A day after notching her second win of 2019, Molly McCann felt like she could breathe again.
Despite entering her bout with Ariane Lipski as a moderate betting underdog, McCann dominated in both striking and grappling exchanges en route to a unanimous decision victory. She did so while entertaining the crowd, at different points waving to the fans following a takedown and, with 10 seconds left in the fight, pointing to the ground and asking Lipski to slug it out until the end.
What a difference a year makes.
“I don’t have to be scared because it’s routine now,” McCann told UFC.com. “When I used to come here, it was like, ‘Oh my God, I’m doing an interview. Oh, this, this and this.’ Everything is really stripped back, and it’s not as scary as what it was.”
McCann is open about how she let her excitement get ahead of her when she debuted at UFC Liverpool in May 2018. Coming in on a six-fight win streak, McCann’s first foray in the promotion ended with her asleep on the canvas. Flyweight contender Gillian Robertson’s grappling prowess proved too much, and the Canadian sunk in a rear naked choke in the second round to get the win.
Afterward, she made changes to her nutrition and made dedicated strides in her ground game before entering the Octagon for a second time 10 months later. It was then, against Priscila Cachoeira, that McCann became the first Englishwoman to get her hand raised in the UFC. After repeating her success in Greenville, the Liverpool native is aware of the rising momentum around her career.
“The fight at UFC London, it was a bit of a make or break,” she said. “Then the first fight stateside in Greenville was the stamp of approval for me where I knew I belonged here. And I think this is my big moment where I get to become a star that I know I’m capable of being.”
McCann added she feels much more “grounded” entering her bout with UFC debutant Diana Belbita than her two bouts earlier in the year. While her life as a UFC fighter still catches her off guard, the fact of it doesn’t drip as much doubt into her mind as it may have in the past.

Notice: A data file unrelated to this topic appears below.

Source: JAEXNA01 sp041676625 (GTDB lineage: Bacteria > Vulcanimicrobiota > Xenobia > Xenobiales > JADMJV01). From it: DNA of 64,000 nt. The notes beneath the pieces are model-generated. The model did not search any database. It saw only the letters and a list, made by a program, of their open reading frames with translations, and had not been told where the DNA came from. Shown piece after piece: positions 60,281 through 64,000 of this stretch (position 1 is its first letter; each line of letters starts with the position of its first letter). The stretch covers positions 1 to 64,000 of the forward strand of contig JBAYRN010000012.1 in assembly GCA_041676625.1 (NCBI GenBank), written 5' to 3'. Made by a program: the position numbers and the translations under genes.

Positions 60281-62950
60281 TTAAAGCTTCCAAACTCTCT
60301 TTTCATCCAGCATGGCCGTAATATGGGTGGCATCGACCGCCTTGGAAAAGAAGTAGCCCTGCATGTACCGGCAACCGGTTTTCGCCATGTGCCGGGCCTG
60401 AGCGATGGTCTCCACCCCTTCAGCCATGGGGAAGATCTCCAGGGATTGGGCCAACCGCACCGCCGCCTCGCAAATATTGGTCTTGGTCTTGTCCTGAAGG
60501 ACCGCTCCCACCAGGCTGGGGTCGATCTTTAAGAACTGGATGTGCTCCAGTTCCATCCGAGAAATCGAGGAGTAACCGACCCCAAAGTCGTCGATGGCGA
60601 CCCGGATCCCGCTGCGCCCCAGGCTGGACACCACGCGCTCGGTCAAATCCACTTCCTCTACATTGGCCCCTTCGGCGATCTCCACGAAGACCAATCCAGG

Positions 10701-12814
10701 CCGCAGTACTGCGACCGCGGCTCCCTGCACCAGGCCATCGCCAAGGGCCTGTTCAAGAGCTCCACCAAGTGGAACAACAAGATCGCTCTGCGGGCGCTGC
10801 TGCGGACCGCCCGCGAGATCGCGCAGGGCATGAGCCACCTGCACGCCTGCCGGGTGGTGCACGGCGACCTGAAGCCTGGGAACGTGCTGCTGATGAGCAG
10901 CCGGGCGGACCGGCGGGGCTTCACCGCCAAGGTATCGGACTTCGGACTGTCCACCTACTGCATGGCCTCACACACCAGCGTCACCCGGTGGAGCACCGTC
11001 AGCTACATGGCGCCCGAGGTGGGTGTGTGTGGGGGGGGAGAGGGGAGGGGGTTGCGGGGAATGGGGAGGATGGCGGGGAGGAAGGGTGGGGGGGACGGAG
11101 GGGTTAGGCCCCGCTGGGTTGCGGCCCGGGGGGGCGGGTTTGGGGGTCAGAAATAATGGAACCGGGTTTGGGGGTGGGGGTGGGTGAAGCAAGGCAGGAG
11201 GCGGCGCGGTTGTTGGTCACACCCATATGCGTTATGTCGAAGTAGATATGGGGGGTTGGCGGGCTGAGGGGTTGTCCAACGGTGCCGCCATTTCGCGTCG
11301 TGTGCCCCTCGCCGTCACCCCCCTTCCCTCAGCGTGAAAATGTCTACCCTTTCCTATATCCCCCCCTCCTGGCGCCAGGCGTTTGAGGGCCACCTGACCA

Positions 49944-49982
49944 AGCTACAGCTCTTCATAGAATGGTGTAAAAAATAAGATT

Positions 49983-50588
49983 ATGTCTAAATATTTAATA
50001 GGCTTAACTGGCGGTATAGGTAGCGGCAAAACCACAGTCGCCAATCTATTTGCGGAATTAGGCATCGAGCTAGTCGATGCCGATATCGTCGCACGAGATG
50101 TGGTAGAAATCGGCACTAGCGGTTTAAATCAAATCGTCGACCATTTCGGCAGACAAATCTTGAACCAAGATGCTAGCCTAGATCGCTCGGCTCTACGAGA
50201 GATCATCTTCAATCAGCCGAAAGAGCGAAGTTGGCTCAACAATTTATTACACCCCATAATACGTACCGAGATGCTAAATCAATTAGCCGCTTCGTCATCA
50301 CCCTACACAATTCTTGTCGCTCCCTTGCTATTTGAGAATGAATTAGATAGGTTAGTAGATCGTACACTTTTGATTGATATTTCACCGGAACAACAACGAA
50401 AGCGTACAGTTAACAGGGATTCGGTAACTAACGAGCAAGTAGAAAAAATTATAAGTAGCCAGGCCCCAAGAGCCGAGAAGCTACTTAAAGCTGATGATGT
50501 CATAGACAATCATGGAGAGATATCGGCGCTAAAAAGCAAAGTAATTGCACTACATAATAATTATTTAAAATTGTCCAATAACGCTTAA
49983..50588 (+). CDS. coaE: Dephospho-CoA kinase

“It’s still mental for me,” she said. “But I’m doing this because when you grow up, you always believe, ‘I’m going to be world champion. I’m going to do this, this, and this,’ and then when you’re in the moment, it’s really surreal. But I’m starting to believe in myself.”
Part of that belief is because of the improvements she has made in the grappling department. Although McCann fashioned herself a boxer and brawler, which fit her Scouser roots, she knew she needed to evolve. Following her debut, McCann said she dedicated more than 100 days strictly to working on jiu-jitsu and fell in love with it. The training translated to success, and it didn’t hurt that she got some encouragement from fellow Brit and UFC Hall of Fame member Michael Bisping, as well.
“It’s took me until the third fight in the UFC for me to have confidence to be like, ‘Well, I take people down in the gym and submit them, and I punch their heads in in the gym, so why can’t I do it in the Octagon?’” she said. “(Bisping) was like, ‘Do that earlier. You’ll finish her. Just go in straight away and take them down and elbow their face in.’ Who knows? It might happen. It might not.”
McCann radiates calm and confidence. Although she understands those who expected a higher ranked opponent after two wins, she isn’t getting ahead of herself, pointing out the fact that Belbita holds a better record and more finishes than her.
She described this most recent fight camp as the first time she hasn’t had to battle herself mentally every day. That said, don’t expect any sort of timidity when McCann walks to the Octagon at TD Garden. It just isn’t in her character.
“I am probably the most emotional person you’ll meet in terms of I’m the most happiest, sensitive, angriest b**** on this planet, and I know how to fight,” McCann said. “I haven’t got a switch off. I haven’t got a turn on. It’s just in me to do that.”